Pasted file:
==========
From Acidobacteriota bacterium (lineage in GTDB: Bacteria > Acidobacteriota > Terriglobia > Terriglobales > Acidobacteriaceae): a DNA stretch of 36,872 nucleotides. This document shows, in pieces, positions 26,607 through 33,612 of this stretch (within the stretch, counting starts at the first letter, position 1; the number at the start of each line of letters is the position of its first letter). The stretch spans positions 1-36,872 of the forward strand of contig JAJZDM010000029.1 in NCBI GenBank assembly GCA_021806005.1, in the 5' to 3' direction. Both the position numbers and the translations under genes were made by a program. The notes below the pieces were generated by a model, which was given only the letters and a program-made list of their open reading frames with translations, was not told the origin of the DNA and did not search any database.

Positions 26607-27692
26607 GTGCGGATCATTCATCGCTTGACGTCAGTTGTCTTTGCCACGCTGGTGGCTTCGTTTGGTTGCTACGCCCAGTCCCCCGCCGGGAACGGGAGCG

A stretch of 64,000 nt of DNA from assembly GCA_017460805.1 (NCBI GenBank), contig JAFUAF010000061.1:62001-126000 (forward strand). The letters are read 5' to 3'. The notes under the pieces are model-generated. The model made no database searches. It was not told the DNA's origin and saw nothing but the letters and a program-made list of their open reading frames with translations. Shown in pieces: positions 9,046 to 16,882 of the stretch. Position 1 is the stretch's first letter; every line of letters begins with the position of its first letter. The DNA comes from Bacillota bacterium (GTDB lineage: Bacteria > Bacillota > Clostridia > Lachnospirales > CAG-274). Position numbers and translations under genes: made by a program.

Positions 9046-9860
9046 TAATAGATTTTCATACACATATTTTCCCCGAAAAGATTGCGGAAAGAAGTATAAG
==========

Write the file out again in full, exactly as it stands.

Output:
From Acidobacteriota bacterium (lineage in GTDB: Bacteria > Acidobacteriota > Terriglobia > Terriglobales > Acidobacteriaceae): a DNA stretch of 36,872 nucleotides. This document shows, in pieces, positions 26,607 through 33,612 of this stretch (within the stretch, counting starts at the first letter, position 1; the number at the start of each line of letters is the position of its first letter). The stretch spans positions 1-36,872 of the forward strand of contig JAJZDM010000029.1 in NCBI GenBank assembly GCA_021806005.1, in the 5' to 3' direction. Both the position numbers and the translations under genes were made by a program. The notes below the pieces were generated by a model, which was given only the letters and a program-made list of their open reading frames with translations, was not told the origin of the DNA and did not search any database.

Positions 26607-27692
26607 GTGCGGATCATTCATCGCTTGACGTCAGTTGTCTTTGCCACGCTGGTGGCTTCGTTTGGTTGCTACGCCCAGTCCCCCGCCGGGAACGGGAGCG

A stretch of 64,000 nt of DNA from assembly GCA_017460805.1 (NCBI GenBank), contig JAFUAF010000061.1:62001-126000 (forward strand). The letters are read 5' to 3'. The notes under the pieces are model-generated. The model made no database searches. It was not told the DNA's origin and saw nothing but the letters and a program-made list of their open reading frames with translations. Shown in pieces: positions 9,046 to 16,882 of the stretch. Position 1 is the stretch's first letter; every line of letters begins with the position of its first letter. The DNA comes from Bacillota bacterium (GTDB lineage: Bacteria > Bacillota > Clostridia > Lachnospirales > CAG-274). Position numbers and translations under genes: made by a program.

Positions 9046-9860
9046 TAATAGATTTTCATACACATATTTTCCCCGAAAAGATTGCGGAAAGAAGTATAAG